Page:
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Nuclear energy, responsible risk communication and moral emotions: a three level framework
Uppsala University, Disciplinary Domain of Medicine and Pharmacy, Faculty of Medicine, Department of Public Health and Caring Sciences, Centre for Research Ethics and Bioethics. Delft University of Technology.
Delft University of Technology.
2015 (English)In: Journal of Risk Research, ISSN 1366-9877, E-ISSN 1466-4461, Vol. 18, no 3, 333-346 p.Article in journal (Refereed) Published
Abstract [en]

Communication about nuclear risks is treacherous territory, especially after Fukushima, requiring not only considerations about effectiveness, but also about ethical legitimacy. In this paper, a three-level framework of morally responsible risk communication is developed, focusing on the procedure, the message and the effects of risk communication. This gives rise to three conditions of ethically responsible risk communication: it requires a legitimate procedure, an ethically justified risk message and concern for and evaluation of the effects of the message and procedure. The role of emotions, such as sympathy, empathy and feelings or responsibility, is emphasized as a key to addressing and explicating moral values at these three levels. Emotions point out moral aspects of risks such as justice, fairness and autonomy. This framework can shed important new light on morally responsible communication about nuclear risks. The first condition of this framework requires that the procedure of communication is participatory, in order to include the relevant moral emotions and values concerning nuclear energy of all stakeholders. A legitimate procedure does not guarantee an ethically justified message concerning nuclear risks. For this reason, the second condition requires an ethical deliberation of the message and the values and emotions entailed in it. Finally, the third condition requires a moral evaluation of the effects of risk communication concerning nuclear energy. A successful risk communication effort triggers reflection, compassion and a willingness to take responsibility for energy-related issues. Problematic effects of risk communication can be a lack of trust or a sense of hopelessness and passivity. Evaluating all three levels from a moral point of view should be done in an iterative way, allowing possible revisions and improvements. Considering the high stakes and current stalemates in the nuclear debate, the suggested model provides a promising, constructive and morally legitimate way forward.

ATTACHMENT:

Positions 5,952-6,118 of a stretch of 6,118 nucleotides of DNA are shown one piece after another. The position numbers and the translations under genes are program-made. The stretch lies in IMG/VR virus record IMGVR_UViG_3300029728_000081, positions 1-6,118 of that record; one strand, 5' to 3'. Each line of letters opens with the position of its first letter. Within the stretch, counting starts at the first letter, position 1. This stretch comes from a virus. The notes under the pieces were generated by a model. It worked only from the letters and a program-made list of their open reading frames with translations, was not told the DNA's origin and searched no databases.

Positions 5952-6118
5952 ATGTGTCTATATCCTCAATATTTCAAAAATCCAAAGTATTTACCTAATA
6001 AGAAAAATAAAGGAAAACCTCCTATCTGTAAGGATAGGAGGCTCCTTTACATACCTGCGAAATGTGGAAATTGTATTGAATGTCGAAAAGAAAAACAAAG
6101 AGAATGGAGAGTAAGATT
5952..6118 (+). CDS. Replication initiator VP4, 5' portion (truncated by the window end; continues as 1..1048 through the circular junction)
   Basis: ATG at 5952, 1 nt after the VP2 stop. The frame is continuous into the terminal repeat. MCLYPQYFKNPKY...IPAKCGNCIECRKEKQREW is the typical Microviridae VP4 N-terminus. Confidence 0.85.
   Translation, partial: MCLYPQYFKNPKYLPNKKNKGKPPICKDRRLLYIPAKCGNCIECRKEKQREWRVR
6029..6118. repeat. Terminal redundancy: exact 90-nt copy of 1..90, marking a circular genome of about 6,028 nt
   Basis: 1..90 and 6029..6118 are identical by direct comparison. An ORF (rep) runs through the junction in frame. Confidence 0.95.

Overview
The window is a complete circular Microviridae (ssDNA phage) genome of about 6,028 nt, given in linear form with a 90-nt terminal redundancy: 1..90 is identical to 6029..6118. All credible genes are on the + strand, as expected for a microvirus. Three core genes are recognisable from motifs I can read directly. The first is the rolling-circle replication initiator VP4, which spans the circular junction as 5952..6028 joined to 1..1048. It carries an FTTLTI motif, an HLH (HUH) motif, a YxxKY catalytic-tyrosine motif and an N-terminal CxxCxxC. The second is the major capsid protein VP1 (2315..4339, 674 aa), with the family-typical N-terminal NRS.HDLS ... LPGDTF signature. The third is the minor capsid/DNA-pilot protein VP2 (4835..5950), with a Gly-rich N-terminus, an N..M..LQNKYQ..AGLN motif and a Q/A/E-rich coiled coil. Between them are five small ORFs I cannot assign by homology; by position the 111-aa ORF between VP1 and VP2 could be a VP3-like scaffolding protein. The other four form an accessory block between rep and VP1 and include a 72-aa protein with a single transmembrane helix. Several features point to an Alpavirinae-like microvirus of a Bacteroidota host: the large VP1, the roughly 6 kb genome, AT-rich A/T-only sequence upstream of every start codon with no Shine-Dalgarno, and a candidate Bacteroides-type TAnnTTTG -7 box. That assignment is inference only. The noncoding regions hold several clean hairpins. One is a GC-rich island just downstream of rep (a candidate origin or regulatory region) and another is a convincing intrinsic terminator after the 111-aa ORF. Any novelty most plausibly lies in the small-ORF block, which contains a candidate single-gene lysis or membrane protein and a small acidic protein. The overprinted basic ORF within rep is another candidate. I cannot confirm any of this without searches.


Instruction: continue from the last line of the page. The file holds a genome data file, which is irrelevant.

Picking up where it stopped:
Place, publisher, year, edition, pages
2015. Vol. 18, no 3, 333-346 p.
Keyword [en]
ethics of risk communication, nuclear energy, moral emotions, Fukushima
National Category
Research subject
URN: urn:nbn:se:uu:diva-237692DOI: 10.1080/13669877.2014.940594ISI: 000349671900006OAI: oai:DiVA.org:uu-237692DiVA: diva2:768476
Available from: 2014-12-04 Created: 2014-12-04 Last updated: 2016-03-15Bibliographically approved

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Nihlén Fahlquist, Jessica
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